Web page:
These emerging media business (Snapchat, Pinterest, Line, etc) are going to be in competition for spend with both so it makes sense that they will not use them as a monetisation solution particularly if independent options already exist.

Is this ad tech thing done then? No, of course not. With some sort of consolidation there will come another crop of companies optimised to make these new digital media companies money.

Getting SaaS-y With Mar Tech

It is inevitable that less savvy, domain-specific investors will pass over ad tech and opt to invest money in the fast inflating mar tech bubble. Some subtle - as well as a lot of awkward - pivots are likely to be seen in 2015.

At last year's ATS London, Scott Brinker presented some interesting opinions and data around mar tech and its potential influence on our space.

It seemed pretty outlier at the time but there does seem to be a discernible shift in that direction from some of ad tech's bigger and well-capitalised vendors as they seek the big out.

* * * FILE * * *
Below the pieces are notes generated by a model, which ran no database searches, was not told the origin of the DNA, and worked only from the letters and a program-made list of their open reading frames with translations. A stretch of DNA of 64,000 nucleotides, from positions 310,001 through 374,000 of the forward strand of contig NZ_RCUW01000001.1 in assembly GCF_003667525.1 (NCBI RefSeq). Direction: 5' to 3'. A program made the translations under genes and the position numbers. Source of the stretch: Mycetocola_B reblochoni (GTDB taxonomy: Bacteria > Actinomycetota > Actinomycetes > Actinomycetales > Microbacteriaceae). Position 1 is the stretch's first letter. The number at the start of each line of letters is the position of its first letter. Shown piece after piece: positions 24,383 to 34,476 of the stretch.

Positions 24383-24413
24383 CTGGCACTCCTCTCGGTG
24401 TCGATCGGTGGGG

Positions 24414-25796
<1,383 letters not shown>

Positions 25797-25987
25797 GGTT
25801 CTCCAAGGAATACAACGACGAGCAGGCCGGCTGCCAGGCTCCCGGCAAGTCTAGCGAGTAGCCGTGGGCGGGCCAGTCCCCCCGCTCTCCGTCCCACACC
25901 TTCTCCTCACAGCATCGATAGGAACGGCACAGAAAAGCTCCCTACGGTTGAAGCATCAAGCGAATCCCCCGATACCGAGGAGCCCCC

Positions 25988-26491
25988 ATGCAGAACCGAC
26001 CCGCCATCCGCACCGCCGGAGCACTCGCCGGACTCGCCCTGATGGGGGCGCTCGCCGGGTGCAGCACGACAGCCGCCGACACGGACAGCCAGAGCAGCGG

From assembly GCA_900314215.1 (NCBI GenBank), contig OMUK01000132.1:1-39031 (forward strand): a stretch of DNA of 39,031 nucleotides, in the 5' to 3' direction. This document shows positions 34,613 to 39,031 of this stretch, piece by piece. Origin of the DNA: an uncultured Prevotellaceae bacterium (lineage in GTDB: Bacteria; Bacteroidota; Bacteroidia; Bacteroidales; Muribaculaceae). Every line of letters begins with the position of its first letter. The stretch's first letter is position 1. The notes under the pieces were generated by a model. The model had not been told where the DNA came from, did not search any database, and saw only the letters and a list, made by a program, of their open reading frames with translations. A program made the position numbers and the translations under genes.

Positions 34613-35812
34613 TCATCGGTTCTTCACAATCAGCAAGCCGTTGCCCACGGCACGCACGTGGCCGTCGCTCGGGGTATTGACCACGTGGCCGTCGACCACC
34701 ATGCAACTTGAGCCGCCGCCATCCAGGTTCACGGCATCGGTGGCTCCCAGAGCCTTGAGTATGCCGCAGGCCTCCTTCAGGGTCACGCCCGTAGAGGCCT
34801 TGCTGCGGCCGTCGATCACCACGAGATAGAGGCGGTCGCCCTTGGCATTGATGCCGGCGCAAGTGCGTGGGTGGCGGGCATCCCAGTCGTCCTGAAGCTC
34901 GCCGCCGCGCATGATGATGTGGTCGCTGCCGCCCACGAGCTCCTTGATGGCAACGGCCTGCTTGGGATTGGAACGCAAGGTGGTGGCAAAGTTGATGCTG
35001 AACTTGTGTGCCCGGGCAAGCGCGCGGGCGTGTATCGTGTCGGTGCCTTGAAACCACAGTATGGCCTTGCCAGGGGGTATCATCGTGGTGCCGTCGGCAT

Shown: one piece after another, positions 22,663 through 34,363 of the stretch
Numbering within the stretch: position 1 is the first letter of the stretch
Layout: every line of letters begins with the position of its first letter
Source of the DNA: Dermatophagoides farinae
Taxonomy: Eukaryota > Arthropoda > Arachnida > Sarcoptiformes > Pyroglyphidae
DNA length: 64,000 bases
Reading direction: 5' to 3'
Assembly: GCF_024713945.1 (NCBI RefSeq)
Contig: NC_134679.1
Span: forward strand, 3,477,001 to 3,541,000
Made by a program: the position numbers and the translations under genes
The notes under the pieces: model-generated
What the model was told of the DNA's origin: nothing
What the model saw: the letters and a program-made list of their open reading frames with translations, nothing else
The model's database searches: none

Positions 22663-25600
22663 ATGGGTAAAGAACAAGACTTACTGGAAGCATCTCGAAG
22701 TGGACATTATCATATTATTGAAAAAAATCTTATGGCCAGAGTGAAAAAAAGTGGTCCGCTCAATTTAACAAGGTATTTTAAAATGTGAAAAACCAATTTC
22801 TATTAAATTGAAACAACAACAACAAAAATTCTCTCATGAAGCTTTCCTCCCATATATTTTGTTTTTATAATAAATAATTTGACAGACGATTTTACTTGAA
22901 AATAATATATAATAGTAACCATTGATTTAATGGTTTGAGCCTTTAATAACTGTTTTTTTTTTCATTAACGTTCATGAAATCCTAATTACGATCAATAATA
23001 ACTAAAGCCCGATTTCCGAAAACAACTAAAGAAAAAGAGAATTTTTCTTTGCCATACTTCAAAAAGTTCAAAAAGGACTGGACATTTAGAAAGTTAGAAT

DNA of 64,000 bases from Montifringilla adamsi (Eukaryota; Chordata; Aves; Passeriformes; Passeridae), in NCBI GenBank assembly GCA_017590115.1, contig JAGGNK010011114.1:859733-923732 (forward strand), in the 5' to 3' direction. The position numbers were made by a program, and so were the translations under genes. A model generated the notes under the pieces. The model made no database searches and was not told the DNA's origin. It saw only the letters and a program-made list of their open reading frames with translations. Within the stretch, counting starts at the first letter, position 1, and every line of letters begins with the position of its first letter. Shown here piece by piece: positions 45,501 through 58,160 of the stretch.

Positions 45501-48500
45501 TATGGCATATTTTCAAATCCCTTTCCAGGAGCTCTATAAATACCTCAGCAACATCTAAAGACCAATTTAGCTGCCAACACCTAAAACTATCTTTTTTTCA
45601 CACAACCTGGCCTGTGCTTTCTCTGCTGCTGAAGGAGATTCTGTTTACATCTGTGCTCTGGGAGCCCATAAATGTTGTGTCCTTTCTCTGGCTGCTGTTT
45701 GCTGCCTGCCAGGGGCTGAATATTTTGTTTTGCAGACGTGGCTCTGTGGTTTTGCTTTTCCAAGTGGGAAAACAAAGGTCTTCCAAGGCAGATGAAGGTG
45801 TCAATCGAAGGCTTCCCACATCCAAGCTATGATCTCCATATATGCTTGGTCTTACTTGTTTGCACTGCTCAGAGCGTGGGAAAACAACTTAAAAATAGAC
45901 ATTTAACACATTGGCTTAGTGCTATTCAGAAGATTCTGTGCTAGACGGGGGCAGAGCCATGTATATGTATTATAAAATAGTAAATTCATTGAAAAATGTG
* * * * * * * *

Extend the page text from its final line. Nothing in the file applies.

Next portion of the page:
For instance many of the bigger DSPs are actively not using the term and instead are positioning themselves as some sort of "cross-channel marketing platform".

It is very difficult to make a pivot from a media-based business to SaaS. Rocket Fuel is a good example of this. The company has exclusively built its business on a managed media service.

There is nothing wrong with that of course until you realise that its biggest customer is also its biggest competitor. The holding groups' programmatic solutions are currently eating Rocket Fuel's DR business alive globally.